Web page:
This trial attempts to address a long-standing question which many intensivists continue to struggle with. It is a well-designed, randomised, multi-centred, prospective trial with a protocol that, even though was not pre-published, is available as a supplement. This study is the first published RCT to investigate the effect of hydrocortisone to patients that present with sepsis but without septic shock. It is methodologically robust with specific and relevant primary and secondary outcomes, and a focus on side effects and thus safety. The lack of statistically significant difference in adverse events (apart from hyperglycaemia) and in development of septic shock with or without CIRCI, confirms data from previous results [9,11] and will hopefully resolve once and for all the uncertainty around the safety profile of low dose steroids and the usefulness of a corticotrophin-stimulation test to determine CIRCI.
There are a few considerations when interpreting the trial’s results with the first being the power of the study. The authors have estimated that 169 patients per arm were required to demonstrate a difference of 15% in septic shock, assuming that its’ frequency was 40%. However, the observed rate of septic shock was 22.9% and 21.2% in the placebo and hydrocortisone groups respectively, rendering the trial under-powered and decreasing its’ ability to detect a statistically significant difference. Another limitation is the choice of ‘septic shock development’ as a primary outcome and the assumption that severe sepsis and septic shock reflect a disease continuum. The recent Third International Consensus on the definitions of Sepsis and Septic Shock based the need for re-examination of these definitions partly on the ‘misleading model that sepsis follows a continuum through severe sepsis to shock’.  The task force defined septic shock not as a progression but as a subset of sepsis, in which underlying circulatory and cellular/metabolic abnormalities are profound enough to substantially increase mortality.  In this light, the hypothesis that early administration of hydrocortisone might prevent the development of shock is flawed. Emerging evidence  suggest that the immunological response in sepsis is too complex to simply be described as ‘hyper-inflammation’; more accurately, sepsis should be considered as a dysregulated response to infection in which some patients might benefit from inhibition of the immune response, whereas others (with predominant immunosuppression) might die. It is possible the molecular and genomic assays that were mentioned in the trial’s protocol as secondary end points but were not addressed in the JAMA publication, could have provided more data towards a more personalised, ‘precision medicine’ approach in this patient cohort.  Lastly, the generalisability of the trial’s results is somewhat limited, as a large number of assessed patients (6073 of the 9953, 61%) were excluded as having pre-existing septic shock. Thus no recommendations can be made for the effectiveness of hydrocortisone in patients who present with septic shock by the HYPRESS trial.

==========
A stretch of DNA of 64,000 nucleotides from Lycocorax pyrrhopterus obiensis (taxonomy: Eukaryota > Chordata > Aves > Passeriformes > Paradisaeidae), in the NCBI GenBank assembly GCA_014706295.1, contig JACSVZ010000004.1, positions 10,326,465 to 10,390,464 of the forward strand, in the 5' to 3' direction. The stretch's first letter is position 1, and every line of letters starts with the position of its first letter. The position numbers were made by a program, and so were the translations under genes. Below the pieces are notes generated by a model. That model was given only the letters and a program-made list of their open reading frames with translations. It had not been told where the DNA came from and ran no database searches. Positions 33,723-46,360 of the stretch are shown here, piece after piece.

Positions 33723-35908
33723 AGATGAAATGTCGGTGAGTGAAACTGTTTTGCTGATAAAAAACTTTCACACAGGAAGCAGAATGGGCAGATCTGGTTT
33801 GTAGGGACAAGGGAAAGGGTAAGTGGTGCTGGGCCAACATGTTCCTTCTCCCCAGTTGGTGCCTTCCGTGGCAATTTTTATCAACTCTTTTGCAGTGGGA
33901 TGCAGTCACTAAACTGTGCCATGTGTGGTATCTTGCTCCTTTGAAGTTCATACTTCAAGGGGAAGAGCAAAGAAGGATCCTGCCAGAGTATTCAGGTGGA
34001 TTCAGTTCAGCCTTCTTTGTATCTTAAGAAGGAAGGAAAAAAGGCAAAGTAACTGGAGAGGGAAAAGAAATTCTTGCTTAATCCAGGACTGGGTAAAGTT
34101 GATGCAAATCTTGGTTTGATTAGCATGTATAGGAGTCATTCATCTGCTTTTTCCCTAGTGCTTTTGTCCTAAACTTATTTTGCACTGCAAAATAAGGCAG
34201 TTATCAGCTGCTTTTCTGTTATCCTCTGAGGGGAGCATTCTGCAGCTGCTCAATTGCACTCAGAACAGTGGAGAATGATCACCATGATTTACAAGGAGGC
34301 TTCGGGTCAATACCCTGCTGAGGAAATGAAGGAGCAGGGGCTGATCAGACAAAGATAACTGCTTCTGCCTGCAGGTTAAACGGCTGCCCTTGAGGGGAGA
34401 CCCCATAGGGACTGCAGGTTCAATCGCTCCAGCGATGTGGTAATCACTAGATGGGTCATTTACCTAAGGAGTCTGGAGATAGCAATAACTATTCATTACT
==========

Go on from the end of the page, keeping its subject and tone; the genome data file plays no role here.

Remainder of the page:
In conclusion, despite being well designed, the HYPRESS trial still leaves the ‘steroid question’ unanswered. Future studies need to focus on determining the immune status of the septic patients, before assessing the immunomodulatory effect of corticosteroids. Once the subgroup that will benefit from steroids is clearly identified, other important questions like what dose to use, which mode of administration and for how long will need to be addressed. Until then trials that treat septic patients as ‘one size fits all’ are unlikely to provide meaningful results.
Article review was submitted by EJRC member Victoria Metaxa.